In September 1947,  members of the American Graves  Registration Service disinterred the graves in the two cemeteries and transferred them to the Central Identification Laboratory at Schofield Barracks where they were able to identify 35 of them.  The remainder were  were buried in 46 plots at the National Cemetery of the Pacific, known as the Punchbowl.

Between June and November 2015, the DPAA exhumed the 46 plots and used DNA analysis on the remains.

Helene Jensen aid that her aunt had provided DNA before her death and that is what provided the positive identification.


Monday, September 23, 2019

Some More On the Palmer Boys Lost on the USS Oklahoma-- Part 2

From the May 14, 2019, Minot (ND) Daily News "Casualties of USS Oklahoma:  Two Navy brothers  from Minot accounted for from World War II" by Eloise Ogden.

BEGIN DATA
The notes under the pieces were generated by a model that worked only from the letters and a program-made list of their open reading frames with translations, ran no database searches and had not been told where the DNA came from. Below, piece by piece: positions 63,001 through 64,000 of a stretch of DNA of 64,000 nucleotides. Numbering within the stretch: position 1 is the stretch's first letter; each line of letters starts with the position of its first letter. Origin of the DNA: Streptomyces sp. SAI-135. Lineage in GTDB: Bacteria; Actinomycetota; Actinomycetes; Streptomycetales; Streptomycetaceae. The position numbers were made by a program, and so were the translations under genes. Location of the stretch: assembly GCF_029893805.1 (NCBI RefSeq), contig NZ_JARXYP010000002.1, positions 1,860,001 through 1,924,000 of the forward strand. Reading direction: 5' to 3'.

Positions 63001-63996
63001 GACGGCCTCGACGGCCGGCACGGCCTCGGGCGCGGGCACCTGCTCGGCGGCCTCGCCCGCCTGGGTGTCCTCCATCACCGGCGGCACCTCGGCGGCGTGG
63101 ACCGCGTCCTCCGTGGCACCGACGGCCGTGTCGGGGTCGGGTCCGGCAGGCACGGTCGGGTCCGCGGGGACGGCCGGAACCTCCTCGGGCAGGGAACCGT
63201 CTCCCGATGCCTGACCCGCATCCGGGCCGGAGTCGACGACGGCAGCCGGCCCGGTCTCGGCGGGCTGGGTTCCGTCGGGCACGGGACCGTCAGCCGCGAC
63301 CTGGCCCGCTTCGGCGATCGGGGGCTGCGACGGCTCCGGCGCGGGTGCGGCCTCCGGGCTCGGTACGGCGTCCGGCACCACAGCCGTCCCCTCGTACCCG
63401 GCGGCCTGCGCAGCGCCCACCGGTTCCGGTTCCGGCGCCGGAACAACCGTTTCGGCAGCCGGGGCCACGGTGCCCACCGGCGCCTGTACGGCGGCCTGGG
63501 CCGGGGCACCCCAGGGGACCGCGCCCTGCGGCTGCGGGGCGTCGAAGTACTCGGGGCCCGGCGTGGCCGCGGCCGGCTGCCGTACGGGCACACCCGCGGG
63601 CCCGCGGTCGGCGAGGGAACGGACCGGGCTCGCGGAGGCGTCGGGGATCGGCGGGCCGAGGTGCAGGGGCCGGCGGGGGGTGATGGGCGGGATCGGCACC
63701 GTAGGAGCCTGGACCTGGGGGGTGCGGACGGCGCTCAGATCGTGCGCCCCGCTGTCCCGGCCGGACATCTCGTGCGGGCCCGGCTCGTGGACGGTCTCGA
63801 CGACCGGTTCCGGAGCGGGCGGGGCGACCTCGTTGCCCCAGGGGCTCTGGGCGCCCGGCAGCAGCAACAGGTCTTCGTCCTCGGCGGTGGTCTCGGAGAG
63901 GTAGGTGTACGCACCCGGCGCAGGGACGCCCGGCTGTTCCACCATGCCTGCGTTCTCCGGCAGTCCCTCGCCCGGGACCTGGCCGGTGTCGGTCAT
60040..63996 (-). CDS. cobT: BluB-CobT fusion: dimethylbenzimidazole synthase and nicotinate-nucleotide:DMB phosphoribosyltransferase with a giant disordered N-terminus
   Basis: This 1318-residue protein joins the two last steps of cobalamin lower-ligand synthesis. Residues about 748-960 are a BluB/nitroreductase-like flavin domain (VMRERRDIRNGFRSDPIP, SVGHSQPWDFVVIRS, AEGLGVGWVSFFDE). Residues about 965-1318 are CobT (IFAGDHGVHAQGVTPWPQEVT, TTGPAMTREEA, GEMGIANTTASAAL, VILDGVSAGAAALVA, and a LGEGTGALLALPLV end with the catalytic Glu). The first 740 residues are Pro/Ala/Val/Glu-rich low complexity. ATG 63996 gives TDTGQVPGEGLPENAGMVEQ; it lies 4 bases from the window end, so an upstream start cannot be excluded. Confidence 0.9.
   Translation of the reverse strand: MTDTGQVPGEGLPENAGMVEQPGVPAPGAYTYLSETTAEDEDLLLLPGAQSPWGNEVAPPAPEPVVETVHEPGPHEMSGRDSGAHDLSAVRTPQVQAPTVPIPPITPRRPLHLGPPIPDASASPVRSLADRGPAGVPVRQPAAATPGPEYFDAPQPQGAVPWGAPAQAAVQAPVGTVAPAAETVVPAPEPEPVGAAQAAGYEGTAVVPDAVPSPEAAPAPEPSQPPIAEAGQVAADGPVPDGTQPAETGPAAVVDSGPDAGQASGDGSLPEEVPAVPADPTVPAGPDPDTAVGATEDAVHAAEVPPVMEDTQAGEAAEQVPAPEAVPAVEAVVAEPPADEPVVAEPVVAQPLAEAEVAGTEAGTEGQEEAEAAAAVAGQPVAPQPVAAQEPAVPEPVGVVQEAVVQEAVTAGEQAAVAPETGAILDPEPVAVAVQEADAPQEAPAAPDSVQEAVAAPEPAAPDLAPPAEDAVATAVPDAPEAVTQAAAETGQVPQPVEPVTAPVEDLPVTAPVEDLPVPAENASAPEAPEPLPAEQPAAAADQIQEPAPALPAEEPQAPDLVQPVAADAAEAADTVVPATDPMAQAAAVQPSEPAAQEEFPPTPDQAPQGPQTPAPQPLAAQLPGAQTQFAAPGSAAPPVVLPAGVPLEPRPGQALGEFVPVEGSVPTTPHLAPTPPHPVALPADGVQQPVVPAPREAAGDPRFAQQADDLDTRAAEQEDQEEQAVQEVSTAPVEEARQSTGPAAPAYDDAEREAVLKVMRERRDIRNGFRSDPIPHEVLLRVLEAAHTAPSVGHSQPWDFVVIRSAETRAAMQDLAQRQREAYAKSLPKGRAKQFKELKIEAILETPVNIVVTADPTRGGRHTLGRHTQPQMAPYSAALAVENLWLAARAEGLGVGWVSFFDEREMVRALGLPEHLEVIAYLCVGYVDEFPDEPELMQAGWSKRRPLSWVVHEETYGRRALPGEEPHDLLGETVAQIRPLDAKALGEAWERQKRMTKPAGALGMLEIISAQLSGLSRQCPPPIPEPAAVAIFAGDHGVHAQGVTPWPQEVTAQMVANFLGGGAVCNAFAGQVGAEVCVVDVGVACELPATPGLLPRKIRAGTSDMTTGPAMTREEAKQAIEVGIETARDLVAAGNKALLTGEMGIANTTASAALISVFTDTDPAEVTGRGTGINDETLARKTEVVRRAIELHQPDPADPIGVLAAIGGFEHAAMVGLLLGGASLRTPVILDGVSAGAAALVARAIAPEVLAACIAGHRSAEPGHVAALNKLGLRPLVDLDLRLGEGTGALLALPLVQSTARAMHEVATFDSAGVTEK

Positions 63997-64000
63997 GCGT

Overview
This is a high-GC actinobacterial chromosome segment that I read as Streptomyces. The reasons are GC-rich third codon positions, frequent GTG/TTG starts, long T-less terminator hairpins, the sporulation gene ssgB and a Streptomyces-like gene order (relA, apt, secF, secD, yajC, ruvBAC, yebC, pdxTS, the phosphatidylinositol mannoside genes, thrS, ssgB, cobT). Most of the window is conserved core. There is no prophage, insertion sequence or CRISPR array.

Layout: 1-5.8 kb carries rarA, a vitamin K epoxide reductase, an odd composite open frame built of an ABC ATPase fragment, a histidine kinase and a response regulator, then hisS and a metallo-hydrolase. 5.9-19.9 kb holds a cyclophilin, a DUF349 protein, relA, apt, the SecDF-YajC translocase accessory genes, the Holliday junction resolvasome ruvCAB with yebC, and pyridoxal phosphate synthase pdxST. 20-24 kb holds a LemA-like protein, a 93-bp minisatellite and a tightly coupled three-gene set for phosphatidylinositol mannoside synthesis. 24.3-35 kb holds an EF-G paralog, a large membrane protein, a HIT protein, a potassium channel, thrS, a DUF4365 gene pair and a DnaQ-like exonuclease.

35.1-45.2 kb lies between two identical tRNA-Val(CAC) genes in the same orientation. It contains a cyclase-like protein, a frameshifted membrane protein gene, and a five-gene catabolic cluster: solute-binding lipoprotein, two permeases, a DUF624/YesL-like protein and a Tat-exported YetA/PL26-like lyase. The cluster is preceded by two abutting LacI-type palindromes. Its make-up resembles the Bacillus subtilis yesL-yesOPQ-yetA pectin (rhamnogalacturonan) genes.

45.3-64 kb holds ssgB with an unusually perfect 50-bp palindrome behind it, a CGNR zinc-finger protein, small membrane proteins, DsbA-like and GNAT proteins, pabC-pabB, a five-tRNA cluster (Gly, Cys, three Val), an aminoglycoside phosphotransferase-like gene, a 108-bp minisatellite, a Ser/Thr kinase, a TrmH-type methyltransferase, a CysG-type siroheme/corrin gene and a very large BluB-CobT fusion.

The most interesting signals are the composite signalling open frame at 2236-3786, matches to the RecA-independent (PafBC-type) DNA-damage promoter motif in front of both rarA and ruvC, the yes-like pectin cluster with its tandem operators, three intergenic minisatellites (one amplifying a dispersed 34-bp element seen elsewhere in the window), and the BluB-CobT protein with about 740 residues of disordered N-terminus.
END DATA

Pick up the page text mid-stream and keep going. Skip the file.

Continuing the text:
Pictures of Calvin H and Wilfred D. Palmer accompanied the article.

On March 19, 2019, the Defense POW/MIA Accounting Agency identified their remains

Helene Jensen, their niece from Port Orchard, Washington, told the Minot Daily News that her father, Charles F. Burns, was also aboard the USS Oklahoma when the ship was attacked and "tried to save them to get them out of the laundryroom but was unsuccessful."  She said her father had to jump off the ship but the water was full of flames.  "He found an opening without flames " and was able to get to shore.

She also said that the Oklahoma and other ships in Pearl Harbor were not armed because the country was not at war.  (Well, they were armed, just not ready to fight.)